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freshwater shrimp

Planted Shrimp Tank: What is the Best Substrate?

 Written by: Gracie Mandel

There are shrimp tanks, and there are planted tanks, right? It seems that most aquariums must adhere to one category or the other. However, with the vast and ever-improving products and knowledge, it is possible to have both in one. 

That said, there are different schools of thought when it comes to this. Can you really have an aesthetically-pleasing, heavily-planted aquascape, and still keep your shrimp’s health a priority? Let’s explore this idea.

This article will cover the different varieties of aquatic substrates and the pros and cons of each one in relation to shrimp (Neocardina vs. Caridina).

Neocaridina Shrimp Substrate

neocardina shrimp
Fire Red Cherry Shrimp

Many shrimp-breeders staunchly believe that Neocardina Davidi shrimp (cherry shrimp, blue dream, orange sunkist, yellow goldenback, green jade, red/orange rilli, etc.) must be kept on an “inert” substrate. Inert substrates are the most common and well-known varieties. They do not change or alter the chemistry of your water, which is important as Neocaridina thrive best in a pH of 7.0-8.0, GH of: 4-8, and KH (carbonate hardness) of 3-15. Some examples of these are sand, common aquarium gravel, baked clay substrates, or even crushed lava rock


  • They are inexpensive and easy to obtain.
  • They will not fluctuate the parameters of the water (pH, GH, KH) allowing the aquarist to adjust the water chemistry to their liking.
  • They are stable and will not break-down over time, allowing for easy cleaning/vacuuming.
  • They can be elegant and decorative. There are many shades that can enhance the coloring of your shrimp.
  • They do not promote the initial ammonia spikes that are common with many non-inert plant substrates.


  • Lacks many key nutrients that many aquatic plants need to flourish or survive.
  • Some types, such as fine sand, can become compact and prove difficult to anchor plants in and allow them to spread.
  • Inconsistent granule sizes, which can affect planting, and aesthetic building of slopes and hills.
  • Appearance may vary by type. Lighter colors may change and darken over time and rough gravel may not be pleasing to the eye.


Caridina Shrimp Substrate

blue bolt shrimp
Blue Bolt Shrimp

Caridina Cantonensis Shrimp (Crystal Red Bee, King Kong, Black Pinto, Blue Bolt, etc.) are undoubtedly almost, if not as popular as Neocaridina Shrimp in the hobby. However, their needs are more specific, and their water parameters must be kept more precise (pH: ~6.0-6.9, GH: 3-5, KH: 0-2). To achieve these parameters, it is often recommended to use RO-filtered water, remineralized to these numbers. As they require softer, more acidic water, active soil substrates that buffer the water are often chosen. Some examples are: UNS Controsoil, Tropica Aquarium Soil, Aquario Neo Shrimp Soil, SL-Aqua Nature Soil, and many more.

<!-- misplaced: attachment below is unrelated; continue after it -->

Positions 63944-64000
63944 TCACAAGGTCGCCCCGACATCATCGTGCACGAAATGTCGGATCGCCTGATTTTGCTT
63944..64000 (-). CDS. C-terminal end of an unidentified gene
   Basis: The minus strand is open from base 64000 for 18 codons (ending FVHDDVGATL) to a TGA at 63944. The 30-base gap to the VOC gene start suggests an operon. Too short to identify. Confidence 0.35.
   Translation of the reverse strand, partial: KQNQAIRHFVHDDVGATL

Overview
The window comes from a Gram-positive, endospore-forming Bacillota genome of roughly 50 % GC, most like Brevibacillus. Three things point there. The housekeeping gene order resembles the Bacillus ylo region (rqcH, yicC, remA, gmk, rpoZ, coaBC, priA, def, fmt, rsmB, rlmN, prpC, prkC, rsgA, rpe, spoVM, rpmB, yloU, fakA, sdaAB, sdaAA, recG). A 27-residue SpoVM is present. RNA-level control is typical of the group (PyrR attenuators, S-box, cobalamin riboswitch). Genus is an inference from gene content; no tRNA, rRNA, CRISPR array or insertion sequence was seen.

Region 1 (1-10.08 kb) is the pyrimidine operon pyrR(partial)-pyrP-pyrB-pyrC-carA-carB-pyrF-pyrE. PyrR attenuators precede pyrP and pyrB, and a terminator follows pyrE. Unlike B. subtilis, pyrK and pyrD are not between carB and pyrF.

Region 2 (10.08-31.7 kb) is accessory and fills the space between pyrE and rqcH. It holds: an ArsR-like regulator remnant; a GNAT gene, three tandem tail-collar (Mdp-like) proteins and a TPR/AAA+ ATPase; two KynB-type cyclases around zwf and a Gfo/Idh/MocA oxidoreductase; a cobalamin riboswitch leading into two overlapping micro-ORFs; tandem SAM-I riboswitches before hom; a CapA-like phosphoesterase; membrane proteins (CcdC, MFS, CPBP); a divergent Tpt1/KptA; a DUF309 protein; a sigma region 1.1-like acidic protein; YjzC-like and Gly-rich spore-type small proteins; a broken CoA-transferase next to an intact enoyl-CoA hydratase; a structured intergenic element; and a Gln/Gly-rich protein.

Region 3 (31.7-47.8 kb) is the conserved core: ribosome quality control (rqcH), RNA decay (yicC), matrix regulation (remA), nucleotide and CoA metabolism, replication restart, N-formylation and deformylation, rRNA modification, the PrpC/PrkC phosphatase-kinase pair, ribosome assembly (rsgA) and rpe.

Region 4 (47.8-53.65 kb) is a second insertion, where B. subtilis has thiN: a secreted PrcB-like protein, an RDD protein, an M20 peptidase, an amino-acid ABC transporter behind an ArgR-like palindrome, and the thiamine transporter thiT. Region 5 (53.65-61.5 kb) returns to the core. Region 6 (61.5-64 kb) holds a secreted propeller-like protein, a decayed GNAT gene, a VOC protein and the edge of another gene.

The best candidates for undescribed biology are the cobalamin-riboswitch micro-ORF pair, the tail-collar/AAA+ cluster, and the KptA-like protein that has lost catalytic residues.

• Rich in trace minerals and nutrients that aquatic plants need.
  • Contain humic substances that buffer water below a pH of 7, as well as slightly acidifying it, which is the preferable range for Caridina shrimp species.
  • The size and softness of the substrate granules allow for easier planting and rooting.
  • Easier to build hills and landscape designs, as you can layer and mold the soil to your desired height.
  • Some brands include already-activated bacteria, and the porous nature of the granules are very efficient at housing beneficial bacteria long-term.


  • Most brands will have added amounts of ammonia, which then leach into the water. This means initial frequent water changes must be done, and livestock cannot be added for a longer period of time.
  • The longevity of available nutrients and buffering capacity is limited to about two years, so it will have to be replaced.
  • RO-filtered water must be used, as hard tap water will strip the substrate of it’s buffering capabilities.
  • Certain hardscape, such as calcareous rocks, harden the water which can also deplete the soil more quickly.
  • Using already-soft water along with these substrates can lower the pH to dangerously-low levels.

green jade shrimp
Green Jade Shrimp


So, Which Substrate it Best for Shrimp Tanks?

The good news is that both types of shrimp can be successfully kept using any of the above-mentioned substrates! What matters most when it comes to our dwarf-shrimp friends is stability. Shrimp don’t like sudden changes, even though they can be very adaptable. Consistency is the most important factor, so stop chasing the perfect parameters! When using either an active soil substrate or an inert substrate, if you are able to keep the water close to the desired parameters, pretty much anything is possible!